Popeye had the right idea when he bulked up on green, leafy spinach. This low-carb veggie is loaded with folate, beta carotene, iron, and vitamin K. To get the biggest nutritional punch, ditch the canned stuff and buy it fresh or frozen. Fold steamed spinach into an egg-white omelette at breakfast or toss fresh leaves in a healthy, low carbohydrate salad at lunch or dinner.
Tomatoes, another superfood, are packed with vitamin C and are good sources of vitamin A, potassium, and fiber. They’re also low-carb and low-cal — just 32 calories per cup. The nutrient lycopene, which gives red tomatoes their color, is a powerful antioxidant and may protect against heart disease and prostate cancer. Add a slice of juicy tomato to your next sandwich or cook up a big pot of tomato sauce, a great topping for veggies, chicken, and other good foods.
If you’re not already eating broccoli, make a point of adding it to your meal plan. It’s low carbohydrate and loaded with vitamins A (beta carotene), C, and D. It also has calcium, fiber, and iron. Look for florets that are packed tightly together and are dark green and not yellowing. Eat broccoli soon after buying it. Consider including raw or lightly steamed broccoli on your next party platter instead of chips.
Cucumbers are a cool, crisp, low-carb choice — a generous one-cup portion has fewer than 5 grams of carbohydrate. You can get your fill of this low-carbohydrate vegetable without worrying about raising your blood sugar too much. Cucumbers are a good source of vitamin K and they also contain potassium and vitamin C. Keep in mind that cucumbers are not only for salads on a diabetic diet. Consider adding thin slices to sandwiches or wraps.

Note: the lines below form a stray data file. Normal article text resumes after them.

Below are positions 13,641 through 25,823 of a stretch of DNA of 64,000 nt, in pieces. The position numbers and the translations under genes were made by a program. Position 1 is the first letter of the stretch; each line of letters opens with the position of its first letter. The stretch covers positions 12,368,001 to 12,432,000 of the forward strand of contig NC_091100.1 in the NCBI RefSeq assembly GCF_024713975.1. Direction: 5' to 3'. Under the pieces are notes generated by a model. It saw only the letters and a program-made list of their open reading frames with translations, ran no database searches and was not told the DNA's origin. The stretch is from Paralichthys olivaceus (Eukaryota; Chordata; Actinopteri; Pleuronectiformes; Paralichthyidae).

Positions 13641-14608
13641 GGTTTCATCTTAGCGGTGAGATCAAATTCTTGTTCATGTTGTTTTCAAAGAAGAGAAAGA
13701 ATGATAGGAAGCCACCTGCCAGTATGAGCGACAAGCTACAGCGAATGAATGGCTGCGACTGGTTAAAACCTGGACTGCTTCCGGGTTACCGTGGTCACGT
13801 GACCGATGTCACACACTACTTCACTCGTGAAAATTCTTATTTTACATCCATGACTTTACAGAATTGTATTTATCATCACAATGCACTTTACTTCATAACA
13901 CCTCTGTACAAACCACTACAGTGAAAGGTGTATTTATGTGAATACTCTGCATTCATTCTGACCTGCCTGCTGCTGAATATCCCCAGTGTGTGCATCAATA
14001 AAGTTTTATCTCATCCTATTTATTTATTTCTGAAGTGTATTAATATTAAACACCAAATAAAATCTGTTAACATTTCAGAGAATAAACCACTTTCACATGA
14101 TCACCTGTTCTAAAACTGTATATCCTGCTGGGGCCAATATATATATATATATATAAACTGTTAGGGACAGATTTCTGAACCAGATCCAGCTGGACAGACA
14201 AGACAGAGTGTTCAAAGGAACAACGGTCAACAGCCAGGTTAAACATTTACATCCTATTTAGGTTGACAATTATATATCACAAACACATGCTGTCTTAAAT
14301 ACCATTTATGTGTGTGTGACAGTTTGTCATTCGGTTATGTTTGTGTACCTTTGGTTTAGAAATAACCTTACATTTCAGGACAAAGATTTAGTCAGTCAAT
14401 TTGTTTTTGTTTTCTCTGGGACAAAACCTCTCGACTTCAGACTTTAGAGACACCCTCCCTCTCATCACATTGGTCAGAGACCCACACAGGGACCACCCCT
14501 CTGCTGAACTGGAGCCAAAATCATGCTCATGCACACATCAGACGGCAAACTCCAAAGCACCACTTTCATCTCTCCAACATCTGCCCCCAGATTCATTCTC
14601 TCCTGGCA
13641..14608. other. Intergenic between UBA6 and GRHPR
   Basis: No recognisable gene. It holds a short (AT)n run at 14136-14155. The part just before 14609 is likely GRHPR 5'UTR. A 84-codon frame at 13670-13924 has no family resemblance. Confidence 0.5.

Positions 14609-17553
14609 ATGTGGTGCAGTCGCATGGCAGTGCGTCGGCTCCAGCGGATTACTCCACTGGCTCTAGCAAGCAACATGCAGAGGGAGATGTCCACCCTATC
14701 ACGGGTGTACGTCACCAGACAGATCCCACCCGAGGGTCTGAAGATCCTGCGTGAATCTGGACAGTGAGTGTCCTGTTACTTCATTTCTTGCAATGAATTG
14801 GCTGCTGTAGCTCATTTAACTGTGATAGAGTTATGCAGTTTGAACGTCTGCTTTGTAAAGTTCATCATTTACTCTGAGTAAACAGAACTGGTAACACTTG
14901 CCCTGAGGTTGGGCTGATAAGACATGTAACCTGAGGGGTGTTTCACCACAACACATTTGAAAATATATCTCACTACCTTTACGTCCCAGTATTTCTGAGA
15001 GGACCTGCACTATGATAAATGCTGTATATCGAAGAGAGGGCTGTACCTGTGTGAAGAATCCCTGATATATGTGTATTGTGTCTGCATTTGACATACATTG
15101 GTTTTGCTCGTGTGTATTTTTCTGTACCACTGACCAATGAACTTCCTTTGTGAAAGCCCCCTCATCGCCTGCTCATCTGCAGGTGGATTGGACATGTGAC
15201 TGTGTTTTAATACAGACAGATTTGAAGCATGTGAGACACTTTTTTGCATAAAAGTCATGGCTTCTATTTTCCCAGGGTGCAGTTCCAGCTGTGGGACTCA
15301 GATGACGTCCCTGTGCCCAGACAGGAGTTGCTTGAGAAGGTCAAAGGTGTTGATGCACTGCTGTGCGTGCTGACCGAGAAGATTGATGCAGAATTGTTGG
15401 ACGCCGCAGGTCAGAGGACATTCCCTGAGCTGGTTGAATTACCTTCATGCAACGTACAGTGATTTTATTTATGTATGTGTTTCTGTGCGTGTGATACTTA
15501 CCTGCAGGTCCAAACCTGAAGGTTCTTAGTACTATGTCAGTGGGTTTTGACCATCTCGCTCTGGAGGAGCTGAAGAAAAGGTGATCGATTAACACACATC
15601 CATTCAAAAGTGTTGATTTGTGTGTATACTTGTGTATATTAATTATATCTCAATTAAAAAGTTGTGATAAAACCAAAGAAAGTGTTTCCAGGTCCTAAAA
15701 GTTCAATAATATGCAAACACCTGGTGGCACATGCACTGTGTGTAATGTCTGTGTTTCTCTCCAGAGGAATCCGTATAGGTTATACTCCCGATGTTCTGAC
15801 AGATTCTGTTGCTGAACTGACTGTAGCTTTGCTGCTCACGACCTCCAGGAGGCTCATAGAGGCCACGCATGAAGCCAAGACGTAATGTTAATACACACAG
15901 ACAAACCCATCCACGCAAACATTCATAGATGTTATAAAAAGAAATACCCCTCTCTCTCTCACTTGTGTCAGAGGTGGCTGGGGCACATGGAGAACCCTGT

Eating cabbage is an inexpensive way to get vitamins K and C and antioxidants. Cabbage is also a good source of manganese, fiber, and vitamin B6. This low-carb veggie is at its peak in the fall and early winter. Pick a head that is firm with shiny leaves. When you get it home, put it in the refrigerator. Cover it with plastic wrap once it’s cut to slow down the loss of vitamins. Experiment with recipes that use this low carbohydrate vegetable raw as well as cooked.
Brussels sprouts might not win any popularity contests, but they deserve a spot in your meal plan. Besides being low-carb, these mini cabbages are full of vitamins A, C, and folic acid, and fiber. And just like cabbage, brussels sprouts are a cruciferous low-carbohydrate veggie, which experts believe may ward off some cancers.
Another neglected low-carbohydrate veggie. This vegetable is brimming with vitamin C. In fact, just one serving has more than half your daily requirement. It contains fiber, calcium, and iron to boot. Cauliflower is also a versatile low-carb vegetable. You can serve it raw on a veggie tray, or cook it by roasting or steaming. It’s also great cooked and pureed into a silky soup; just cook until tender, then blend it with chicken broth.
Posted by Susanne at 8:42 PM
Friday, March 30
- reduces risk of heart attacks, strokes and death from cardiovascular disease i women
- can prevent clogged arteties, improve blood vessle functionioning
- lowers blood pressure
- fights cavities
- destroys over 80 percent of viruses withing 10 minutes
- aids in cancer prevention
- destroys cancer cells
- slows spread of breast cancer and protects smokers from lung cancer
- raises your metabolic rate and burns more calories
- read more about benefits of drinking green tea
The last but not least - tea counts towards your daily water intake. I've been drinking a lot of tea lately because it tastes much better than water (let's be honest, water is boring and it's almost impossible to drink over 2 litres of it every day). A cup of tea is always fun to drink even when you don't add sugar in it (which I haven't done for year!) and you can get like ten billion various flavours. Water only have one.
Do you drink tea? What is your favourite type of tea? Do you prefer fruit tea or 'basic' green/white/black tea?
(I'm also planning on a post about my favourite types of tea one day.)
Posted by Susanne at 5:12 PM